Do we have to sell our house to pay for college?
Home value is not considered in calculations for federal financial aid. Colleges may take home equity into account when determining how much you are expected to contribute to college costs, but income is a far greater factor in this determination. No college will expect your parents to sell their house to pay for your education.
Can we negotiate with the financial aid office?
Many colleges will be sensitive to a family’s specific financial situation, especially if certain nondiscretionary costs, such as unusually high medical bills, have been overlooked. However, most colleges adhere to specific financial aid-award guidelines and will not adjust an award for a family that feels it got a better deal at another school.
If I apply for a loan, do I have to take it?
Families are not obligated to accept a low-interest loan if it is awarded to them. “In my opinion, everybody should apply for financial aid,” says Tally Hart, Director of Student Financial Aid at The Ohio State University. “Student loans are at all-time low interest rates.” She recommends applying and comparing the loan awards with other debt instruments and assets to determine the best financial deal.
If we saved money for college, can we still get financial aid?
Saving for college is always a good idea. Since most financial aid comes in the form of loans, the aid you are likely to receive will need to be repaid. Tucking away money could mean you have fewer loans to repay, and it won’t necessarily mean you’re not eligible for aid if you need it. A family’s share of college costs is calculated based mostly on income, not assets such as savings.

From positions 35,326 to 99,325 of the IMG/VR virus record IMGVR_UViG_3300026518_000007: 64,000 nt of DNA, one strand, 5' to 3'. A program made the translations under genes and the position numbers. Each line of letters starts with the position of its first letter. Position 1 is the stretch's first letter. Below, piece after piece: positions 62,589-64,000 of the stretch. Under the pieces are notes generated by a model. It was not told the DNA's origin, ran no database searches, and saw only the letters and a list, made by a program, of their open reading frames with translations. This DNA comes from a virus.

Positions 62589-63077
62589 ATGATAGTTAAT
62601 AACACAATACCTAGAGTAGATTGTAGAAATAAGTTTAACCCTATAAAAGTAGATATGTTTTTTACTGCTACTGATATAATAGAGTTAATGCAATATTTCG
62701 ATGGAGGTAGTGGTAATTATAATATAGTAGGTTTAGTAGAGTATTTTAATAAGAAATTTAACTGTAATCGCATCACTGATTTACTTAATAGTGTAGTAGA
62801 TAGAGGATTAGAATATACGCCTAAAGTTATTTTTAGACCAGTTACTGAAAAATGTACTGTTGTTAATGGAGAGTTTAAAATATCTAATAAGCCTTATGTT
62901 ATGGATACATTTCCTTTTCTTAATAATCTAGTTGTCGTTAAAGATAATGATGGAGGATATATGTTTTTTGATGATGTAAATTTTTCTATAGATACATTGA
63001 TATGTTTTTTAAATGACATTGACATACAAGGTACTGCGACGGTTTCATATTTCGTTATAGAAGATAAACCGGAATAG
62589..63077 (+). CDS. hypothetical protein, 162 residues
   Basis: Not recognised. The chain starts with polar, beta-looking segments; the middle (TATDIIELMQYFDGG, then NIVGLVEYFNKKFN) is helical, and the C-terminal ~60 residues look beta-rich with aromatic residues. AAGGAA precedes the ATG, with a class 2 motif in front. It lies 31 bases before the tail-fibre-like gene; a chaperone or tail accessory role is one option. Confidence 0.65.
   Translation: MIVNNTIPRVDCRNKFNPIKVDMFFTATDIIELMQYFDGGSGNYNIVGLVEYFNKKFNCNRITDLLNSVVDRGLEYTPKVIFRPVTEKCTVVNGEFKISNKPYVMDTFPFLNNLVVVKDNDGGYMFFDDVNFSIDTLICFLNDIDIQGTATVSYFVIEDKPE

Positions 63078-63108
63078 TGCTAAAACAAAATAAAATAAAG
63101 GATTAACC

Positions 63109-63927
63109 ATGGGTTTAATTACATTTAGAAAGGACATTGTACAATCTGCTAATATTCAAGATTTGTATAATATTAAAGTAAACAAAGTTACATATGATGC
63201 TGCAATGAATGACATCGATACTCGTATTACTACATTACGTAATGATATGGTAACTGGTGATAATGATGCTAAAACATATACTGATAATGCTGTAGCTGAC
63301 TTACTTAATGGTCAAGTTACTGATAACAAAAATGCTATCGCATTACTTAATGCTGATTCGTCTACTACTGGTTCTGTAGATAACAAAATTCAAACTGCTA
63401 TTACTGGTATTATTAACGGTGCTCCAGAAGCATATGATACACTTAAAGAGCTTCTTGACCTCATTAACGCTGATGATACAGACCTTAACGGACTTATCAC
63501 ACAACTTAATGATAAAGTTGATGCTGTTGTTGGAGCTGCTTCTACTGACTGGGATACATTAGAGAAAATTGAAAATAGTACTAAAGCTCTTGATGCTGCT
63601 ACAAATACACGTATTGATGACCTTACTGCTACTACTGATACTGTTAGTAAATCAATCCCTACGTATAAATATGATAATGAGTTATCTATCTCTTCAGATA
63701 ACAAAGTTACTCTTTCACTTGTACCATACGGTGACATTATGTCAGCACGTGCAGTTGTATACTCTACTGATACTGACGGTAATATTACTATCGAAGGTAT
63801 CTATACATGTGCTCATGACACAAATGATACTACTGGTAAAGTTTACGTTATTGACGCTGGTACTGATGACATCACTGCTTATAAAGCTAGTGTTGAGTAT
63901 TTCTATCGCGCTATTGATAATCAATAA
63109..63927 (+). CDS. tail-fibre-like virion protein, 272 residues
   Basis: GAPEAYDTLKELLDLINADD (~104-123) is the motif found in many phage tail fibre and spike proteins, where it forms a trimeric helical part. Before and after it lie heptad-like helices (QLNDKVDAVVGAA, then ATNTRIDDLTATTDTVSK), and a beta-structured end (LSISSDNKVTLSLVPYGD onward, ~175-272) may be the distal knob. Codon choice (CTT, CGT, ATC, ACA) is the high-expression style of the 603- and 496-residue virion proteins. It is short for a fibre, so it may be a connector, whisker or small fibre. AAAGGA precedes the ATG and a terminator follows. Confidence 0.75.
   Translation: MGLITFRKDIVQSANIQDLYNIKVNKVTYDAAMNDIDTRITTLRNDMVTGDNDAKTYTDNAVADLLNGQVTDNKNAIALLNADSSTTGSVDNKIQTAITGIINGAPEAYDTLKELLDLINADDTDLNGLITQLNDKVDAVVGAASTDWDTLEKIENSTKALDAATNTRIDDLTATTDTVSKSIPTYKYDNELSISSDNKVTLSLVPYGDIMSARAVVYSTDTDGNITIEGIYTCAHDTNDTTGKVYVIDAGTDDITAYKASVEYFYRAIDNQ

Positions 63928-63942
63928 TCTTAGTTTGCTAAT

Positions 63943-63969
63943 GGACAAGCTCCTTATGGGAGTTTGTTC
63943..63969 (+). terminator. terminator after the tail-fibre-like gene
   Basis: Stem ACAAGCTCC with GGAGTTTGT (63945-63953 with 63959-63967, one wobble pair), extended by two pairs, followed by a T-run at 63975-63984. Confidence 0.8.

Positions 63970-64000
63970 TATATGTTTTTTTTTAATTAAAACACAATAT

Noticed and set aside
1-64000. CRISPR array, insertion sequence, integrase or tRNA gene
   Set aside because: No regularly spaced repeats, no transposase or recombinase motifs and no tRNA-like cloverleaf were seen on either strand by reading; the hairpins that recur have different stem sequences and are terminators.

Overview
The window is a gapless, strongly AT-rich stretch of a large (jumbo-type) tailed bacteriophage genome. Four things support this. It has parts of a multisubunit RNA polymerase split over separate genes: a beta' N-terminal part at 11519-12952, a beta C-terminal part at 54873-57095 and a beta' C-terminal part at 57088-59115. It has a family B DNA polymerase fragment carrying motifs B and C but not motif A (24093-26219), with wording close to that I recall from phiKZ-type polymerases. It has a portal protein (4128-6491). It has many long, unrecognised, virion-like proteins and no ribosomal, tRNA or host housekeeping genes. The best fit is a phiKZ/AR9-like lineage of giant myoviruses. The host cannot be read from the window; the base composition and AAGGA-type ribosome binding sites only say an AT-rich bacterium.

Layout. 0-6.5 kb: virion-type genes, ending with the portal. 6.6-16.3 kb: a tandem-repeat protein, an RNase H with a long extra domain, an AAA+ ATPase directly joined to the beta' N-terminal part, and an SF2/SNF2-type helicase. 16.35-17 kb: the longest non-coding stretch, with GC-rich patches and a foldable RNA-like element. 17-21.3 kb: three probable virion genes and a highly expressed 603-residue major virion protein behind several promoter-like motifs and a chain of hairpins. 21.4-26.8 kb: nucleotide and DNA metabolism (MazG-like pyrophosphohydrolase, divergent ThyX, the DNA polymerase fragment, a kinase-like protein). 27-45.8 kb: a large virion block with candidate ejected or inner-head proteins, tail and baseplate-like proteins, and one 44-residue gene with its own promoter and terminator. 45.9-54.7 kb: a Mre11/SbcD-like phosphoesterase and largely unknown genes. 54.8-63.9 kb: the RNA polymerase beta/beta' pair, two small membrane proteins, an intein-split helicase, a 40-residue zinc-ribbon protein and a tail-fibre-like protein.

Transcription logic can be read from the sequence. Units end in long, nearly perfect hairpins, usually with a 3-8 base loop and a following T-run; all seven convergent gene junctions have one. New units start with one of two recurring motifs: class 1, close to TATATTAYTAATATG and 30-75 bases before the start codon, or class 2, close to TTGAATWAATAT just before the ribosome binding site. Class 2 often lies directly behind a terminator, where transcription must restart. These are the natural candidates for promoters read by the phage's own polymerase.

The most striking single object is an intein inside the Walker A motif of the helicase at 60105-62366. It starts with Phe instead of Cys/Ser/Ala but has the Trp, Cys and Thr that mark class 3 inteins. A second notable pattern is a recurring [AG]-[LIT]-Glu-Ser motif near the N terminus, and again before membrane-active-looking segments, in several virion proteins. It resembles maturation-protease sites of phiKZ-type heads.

I'm not a straight “A” student, can I still get financial aid?
It’s true that many scholarships reward merit, but the vast majority of federal aid is based on financial need and does not even consider grades.
EMS College Planning Frequently Asked Questions
I heard college costs so much money? Is this true?
Despite the media hype about rising college costs, a college education is more affordable than most people think, especially when you consider college graduates earn an average of $1 million more over their careers than high-school graduates. The average yearly cost for tuition at a four-year public school in 2010-2011 is just $7,605. There are some expensive schools, but high tuition is not a requirement for a good education.
My parents make good money. Can we still qualify for financial aid?
Aid is intended to make a college education available for students of families in many financial situations. College financial aid administrators often take into account not only income, but also other family members in college, home mortgage costs, and other factors. Aid is awarded to many families with incomes they thought would disqualify them. You’d be surprised at how many families that make really decent incomes still apply for financial aid- a lot.
Is there less Financial Aid than there used to be?
In fact, student financial aid in 2010-2011 rose to a record level of more than $154 billion. Most students receive some form of aid. Less of this aid now comes in the form of grants, however; most aid is awarded through low-interest loans or institutional and other grants. You should consider carefully the financing packages you’ve been offered by each college to determine which makes the most financial sense.
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